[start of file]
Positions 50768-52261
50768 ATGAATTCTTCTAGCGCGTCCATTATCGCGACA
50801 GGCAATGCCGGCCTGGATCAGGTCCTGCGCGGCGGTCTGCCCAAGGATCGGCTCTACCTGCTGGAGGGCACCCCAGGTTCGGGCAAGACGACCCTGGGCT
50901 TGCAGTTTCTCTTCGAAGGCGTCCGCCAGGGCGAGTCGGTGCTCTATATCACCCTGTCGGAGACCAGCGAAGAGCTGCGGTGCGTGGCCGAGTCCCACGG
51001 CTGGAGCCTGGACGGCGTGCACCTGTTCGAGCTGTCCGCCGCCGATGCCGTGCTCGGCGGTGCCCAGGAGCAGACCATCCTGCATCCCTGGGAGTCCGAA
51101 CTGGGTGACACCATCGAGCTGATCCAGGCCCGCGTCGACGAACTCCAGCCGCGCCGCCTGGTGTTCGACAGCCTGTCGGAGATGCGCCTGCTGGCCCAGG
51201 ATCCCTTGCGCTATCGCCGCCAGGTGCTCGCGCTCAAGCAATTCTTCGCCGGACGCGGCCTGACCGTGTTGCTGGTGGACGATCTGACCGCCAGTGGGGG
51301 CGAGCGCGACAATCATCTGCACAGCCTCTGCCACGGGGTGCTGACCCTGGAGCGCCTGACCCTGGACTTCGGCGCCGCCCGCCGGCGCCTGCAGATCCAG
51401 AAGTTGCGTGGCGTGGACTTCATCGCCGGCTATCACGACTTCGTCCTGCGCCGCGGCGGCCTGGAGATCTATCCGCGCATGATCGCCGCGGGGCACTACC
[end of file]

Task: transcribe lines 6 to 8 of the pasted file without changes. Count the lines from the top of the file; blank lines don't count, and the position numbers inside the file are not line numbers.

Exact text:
51101 CTGGGTGACACCATCGAGCTGATCCAGGCCCGCGTCGACGAACTCCAGCCGCGCCGCCTGGTGTTCGACAGCCTGTCGGAGATGCGCCTGCTGGCCCAGG
51201 ATCCCTTGCGCTATCGCCGCCAGGTGCTCGCGCTCAAGCAATTCTTCGCCGGACGCGGCCTGACCGTGTTGCTGGTGGACGATCTGACCGCCAGTGGGGG
51301 CGAGCGCGACAATCATCTGCACAGCCTCTGCCACGGGGTGCTGACCCTGGAGCGCCTGACCCTGGACTTCGGCGCCGCCCGCCGGCGCCTGCAGATCCAG